Man-made plastic chemicals may increase the risk of postpartum depression: Study

25 September,2023 12:40 PM IST |  New York  |  IANS

Postpartum depression affects up to 20 per cent of new mothers, making it the most common pregnancy complication to occur after delivery

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Higher prenatal phthalate levels may increase the risk of postpartum depression, a new study has revealed. According to the study published in the JAMA Psychiatry journal, postpartum depression affects up to 20 per cent of new mothers, making it the most common pregnancy complication to occur after delivery.

Researchers from the US National Institutes of Health, Environmental influences on Child Health Outcomes (ECHO) programme wanted to examine how chemicals such as phenols, phthalates, and parabens, commonly found in plastics might play a role in postpartum depression symptoms with factors like genetics and stress.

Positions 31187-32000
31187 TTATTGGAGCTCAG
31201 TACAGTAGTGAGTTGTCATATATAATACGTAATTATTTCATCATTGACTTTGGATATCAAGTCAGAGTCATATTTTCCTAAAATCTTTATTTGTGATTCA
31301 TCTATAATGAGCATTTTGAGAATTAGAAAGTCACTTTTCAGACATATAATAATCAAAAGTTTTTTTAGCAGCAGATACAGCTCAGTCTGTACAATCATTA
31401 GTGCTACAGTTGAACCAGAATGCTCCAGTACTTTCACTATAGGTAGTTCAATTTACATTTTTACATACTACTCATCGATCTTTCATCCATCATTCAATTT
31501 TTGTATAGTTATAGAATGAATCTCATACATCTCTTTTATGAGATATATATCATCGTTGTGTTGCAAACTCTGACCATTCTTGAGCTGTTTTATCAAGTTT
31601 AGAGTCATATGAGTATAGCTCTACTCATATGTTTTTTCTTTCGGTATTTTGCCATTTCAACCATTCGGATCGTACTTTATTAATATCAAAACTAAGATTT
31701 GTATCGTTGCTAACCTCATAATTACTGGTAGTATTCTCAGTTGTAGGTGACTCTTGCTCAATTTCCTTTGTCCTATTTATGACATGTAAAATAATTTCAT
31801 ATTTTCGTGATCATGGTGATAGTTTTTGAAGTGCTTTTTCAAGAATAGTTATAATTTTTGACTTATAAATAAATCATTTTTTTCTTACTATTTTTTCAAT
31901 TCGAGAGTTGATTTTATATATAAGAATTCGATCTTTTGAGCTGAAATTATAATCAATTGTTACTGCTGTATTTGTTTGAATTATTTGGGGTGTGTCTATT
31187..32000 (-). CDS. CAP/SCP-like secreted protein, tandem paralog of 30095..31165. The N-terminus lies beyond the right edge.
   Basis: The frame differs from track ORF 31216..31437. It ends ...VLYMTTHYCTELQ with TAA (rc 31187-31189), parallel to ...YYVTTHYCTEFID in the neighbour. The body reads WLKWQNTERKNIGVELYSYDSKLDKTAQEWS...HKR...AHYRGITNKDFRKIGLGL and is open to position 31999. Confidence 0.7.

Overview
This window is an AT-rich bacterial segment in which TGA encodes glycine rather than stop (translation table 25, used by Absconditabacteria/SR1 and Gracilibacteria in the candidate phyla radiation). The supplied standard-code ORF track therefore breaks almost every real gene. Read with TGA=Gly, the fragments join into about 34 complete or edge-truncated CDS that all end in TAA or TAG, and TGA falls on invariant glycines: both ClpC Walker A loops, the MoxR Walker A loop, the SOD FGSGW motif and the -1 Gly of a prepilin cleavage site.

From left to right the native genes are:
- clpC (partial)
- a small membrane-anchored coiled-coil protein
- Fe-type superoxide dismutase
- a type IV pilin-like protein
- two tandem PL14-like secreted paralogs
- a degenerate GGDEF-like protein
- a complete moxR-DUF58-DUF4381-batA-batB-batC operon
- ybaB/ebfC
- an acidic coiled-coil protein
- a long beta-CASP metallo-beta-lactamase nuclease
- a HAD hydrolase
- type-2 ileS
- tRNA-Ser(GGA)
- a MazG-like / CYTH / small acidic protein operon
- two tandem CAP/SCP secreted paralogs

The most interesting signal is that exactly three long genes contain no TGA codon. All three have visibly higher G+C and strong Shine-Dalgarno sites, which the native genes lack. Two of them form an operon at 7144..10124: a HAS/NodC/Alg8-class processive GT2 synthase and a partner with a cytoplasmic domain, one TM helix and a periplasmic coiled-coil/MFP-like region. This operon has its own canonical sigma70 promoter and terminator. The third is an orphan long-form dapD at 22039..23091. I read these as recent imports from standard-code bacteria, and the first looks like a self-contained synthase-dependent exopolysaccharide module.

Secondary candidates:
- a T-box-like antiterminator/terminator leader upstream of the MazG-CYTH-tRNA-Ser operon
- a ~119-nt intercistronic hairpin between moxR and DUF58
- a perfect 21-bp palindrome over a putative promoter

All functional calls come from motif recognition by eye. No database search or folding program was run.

To conduct the study, researchers measured the concentrations of these chemicals in urine samples of 2,174 pregnant individuals at five ECHO Cohort Study Sites. Those same individuals also completed depression assessments between two weeks and 12 months after delivery to check for postpartum depression symptoms.

Researchers then harmonised data to the Patient-Reported Measurement Information System (PROMIS) Depression scale and found that higher levels of phthalates, in particular those found in products such as personal care items and plastic consumer products, were associated with an increased risk of postpartum depression.

"Finding new ways to prevent postpartum depression is crucial because most of the known risk factors, like genetics and stressful life events, can't be altered," said Melanie Jacobson, PhD, MPH of New York University's Grossman School of Medicine.

"Therefore, focusing on prenatal exposure to these types of chemicals represents a novel interventional target," she added. The presence of these man-made chemicals in people is common due to frequent exposure through diet, absorption through the skin, and inhalation, the study said.

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